carefully for Eastern habits, allowed a plurality of wives, and
prospered. The savage can be taught the existence of a Deity, and become
a Mussulman; but to him the hateful law of fidelity to one wife is a bar
to Christianity. Thus, in tropical climates there will always be a
slower advance of civilization than in more temperate zones.

The highest civilization was originally confined to the small portion of
the globe comprised between Persia, Egypt, Greece, and Italy. In those
countries was concentrated the world's earliest history; and although
changed in special importance, they preserve their geographical
significance to the present day.

The power and intelligence of man will have their highest development
within certain latitudes, and the natural passions and characters of
races will be governed by locality and the temperature of climate.

There are certain attractions in localities that induce first
settlements of man; even as peculiar conditions of country attract both
birds and animals. The first want of man and beast is food: thus fertile
soil and abundant pasture, combined with good climate and water
communication, always ensure the settlement of man; while natural
seed-bearing grasses, forests, and prairies attract both birds and
beasts. The earth offers special advantages in various positions to both
man and beast; and such localities are, with few exceptions, naturally
inhabited. From the earliest creation there have been spots so
peculiarly favoured by nature, by geographical position, climate, and
fertility, that man has striven for their occupation, and they have
become scenes of contention for possession. Such countries have had a
powerful influence in the world's history, and such will be the great
pulses of civilization,--the sources from which in a future, however
distant, will flow the civilization of the world. Egypt is the land
whose peculiar capabilities have thus attracted the desires of conquest,
and with whom the world's earliest history is intimately connected.

Egypt has been an extraordinary instance of the actual formation of a
country by alluvial deposit; it has been CREATED by a single river. The
great Sahara, that frightful desert of interminable scorching sand,
stretching from the Red Sea to the Atlantic, is cleft by one solitary
thread of water. Ages before man could have existed in that inhospitable
land, that thread of water was at its silent work: through countless
years it flooded and fell, depositing a rich legacy of soil upon the
barren sand until the delta was created; and man, at so remote a period
that we have no clue to an approximate date, occupied the fertile soil
thus born of the river Nile, and that corner of savage Africa, rescued
from its barrenness, became Egypt, and took the first rank in the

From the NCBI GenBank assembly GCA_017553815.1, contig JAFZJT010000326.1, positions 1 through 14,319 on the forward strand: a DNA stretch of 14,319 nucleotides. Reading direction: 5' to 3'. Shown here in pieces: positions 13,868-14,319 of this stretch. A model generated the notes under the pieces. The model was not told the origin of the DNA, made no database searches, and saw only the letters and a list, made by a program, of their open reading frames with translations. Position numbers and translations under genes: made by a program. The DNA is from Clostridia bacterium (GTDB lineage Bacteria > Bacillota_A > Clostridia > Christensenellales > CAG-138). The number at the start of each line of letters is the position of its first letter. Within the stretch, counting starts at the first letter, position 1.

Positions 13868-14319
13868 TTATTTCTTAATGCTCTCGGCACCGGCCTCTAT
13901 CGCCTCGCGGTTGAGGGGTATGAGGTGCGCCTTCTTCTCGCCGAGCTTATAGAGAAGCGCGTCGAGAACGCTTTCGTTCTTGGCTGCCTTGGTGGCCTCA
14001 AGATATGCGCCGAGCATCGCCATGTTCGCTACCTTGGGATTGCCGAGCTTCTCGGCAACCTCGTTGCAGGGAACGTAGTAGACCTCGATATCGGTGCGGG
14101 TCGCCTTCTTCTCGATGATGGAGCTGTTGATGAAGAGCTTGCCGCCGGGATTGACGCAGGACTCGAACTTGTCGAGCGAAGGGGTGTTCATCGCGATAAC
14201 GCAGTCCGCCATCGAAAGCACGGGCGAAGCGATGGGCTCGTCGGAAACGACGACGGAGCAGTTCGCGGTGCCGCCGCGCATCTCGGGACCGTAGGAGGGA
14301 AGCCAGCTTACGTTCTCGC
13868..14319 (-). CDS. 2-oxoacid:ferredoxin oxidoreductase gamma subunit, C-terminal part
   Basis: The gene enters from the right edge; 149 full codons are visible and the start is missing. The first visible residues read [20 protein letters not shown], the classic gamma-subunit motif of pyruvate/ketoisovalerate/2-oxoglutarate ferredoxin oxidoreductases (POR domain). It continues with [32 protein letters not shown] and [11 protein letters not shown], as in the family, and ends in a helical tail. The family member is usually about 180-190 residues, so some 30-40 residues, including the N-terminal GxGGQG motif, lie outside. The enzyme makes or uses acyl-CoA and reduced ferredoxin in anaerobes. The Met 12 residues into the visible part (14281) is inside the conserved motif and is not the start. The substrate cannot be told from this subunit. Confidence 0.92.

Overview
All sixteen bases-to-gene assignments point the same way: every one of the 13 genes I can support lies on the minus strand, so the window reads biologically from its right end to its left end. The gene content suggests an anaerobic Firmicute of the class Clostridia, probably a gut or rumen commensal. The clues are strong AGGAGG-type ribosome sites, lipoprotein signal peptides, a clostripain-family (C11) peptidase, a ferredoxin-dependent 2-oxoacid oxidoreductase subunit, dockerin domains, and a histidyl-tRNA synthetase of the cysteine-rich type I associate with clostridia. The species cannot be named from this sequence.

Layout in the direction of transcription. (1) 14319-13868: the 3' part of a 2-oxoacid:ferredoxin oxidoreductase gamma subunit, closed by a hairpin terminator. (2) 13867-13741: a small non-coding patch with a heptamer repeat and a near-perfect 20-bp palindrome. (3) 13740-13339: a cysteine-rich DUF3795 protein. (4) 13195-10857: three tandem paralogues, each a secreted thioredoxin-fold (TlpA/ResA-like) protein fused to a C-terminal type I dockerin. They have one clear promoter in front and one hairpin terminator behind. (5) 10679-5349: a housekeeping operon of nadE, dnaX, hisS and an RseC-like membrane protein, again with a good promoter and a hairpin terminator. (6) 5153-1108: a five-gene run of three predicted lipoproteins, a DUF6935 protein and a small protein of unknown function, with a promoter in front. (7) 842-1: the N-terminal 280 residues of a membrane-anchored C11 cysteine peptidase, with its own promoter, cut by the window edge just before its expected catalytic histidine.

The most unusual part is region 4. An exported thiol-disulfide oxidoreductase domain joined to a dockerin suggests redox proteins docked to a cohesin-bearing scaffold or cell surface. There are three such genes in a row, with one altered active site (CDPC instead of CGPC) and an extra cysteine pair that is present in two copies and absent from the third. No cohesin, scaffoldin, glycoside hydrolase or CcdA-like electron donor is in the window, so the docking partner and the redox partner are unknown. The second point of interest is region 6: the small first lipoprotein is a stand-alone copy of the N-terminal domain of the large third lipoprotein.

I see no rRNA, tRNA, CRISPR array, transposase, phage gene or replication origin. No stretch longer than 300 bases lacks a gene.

earth's history.

For that extraordinary land the world has ever contended, and will yet

From the Persian conquest to the present day, although the scene of
continual strife, Egypt has been an example of almost uninterrupted
productiveness. Its geographical position afforded peculiar advantages
for commercial enterprise. Bounded on the east by the Red Sea, on the
north by the Mediterranean, while the fertilizing Nile afforded inland
communication, Egypt became the most prosperous and civilized country of
the earth. Egypt was not only created by the Nile, but the very
existence of its inhabitants depended upon the annual inundation of that
river: thus all that related to the Nile was of vital importance to the
people; it was the hand that fed them.

Egypt depending so entirely upon the river, it was natural that the
origin of those mysterious waters should have absorbed the attention of
thinking men. It was unlike all other rivers. In July and August, when
European streams were at their lowest in the summer heat, the Nile was
at the flood! In Egypt there was no rainfall--not even a drop of dew in
those parched deserts through which, for 860 miles of latitude, the
glorious river flowed without a tributary. Licked up by the burning sun,
and gulped by the exhausting sand of Nubian deserts, supporting all
losses by evaporation and absorption, the noble flood shed its annual
blessings upon Egypt. An anomaly among rivers; flooding in the driest
season; everlasting in sandy deserts; where was its hidden origin? where
were the sources of the Nile?

This was from the earliest period the great geographical question to be

In the advanced stage of civilization of the present era, we look with
regret at the possession by the Moslem of the fairest portions of the
world,--of countries so favoured by climate and by geographical
position, that, in the early days of the earth's history, they were the
spots most coveted; and that such favoured places should, through the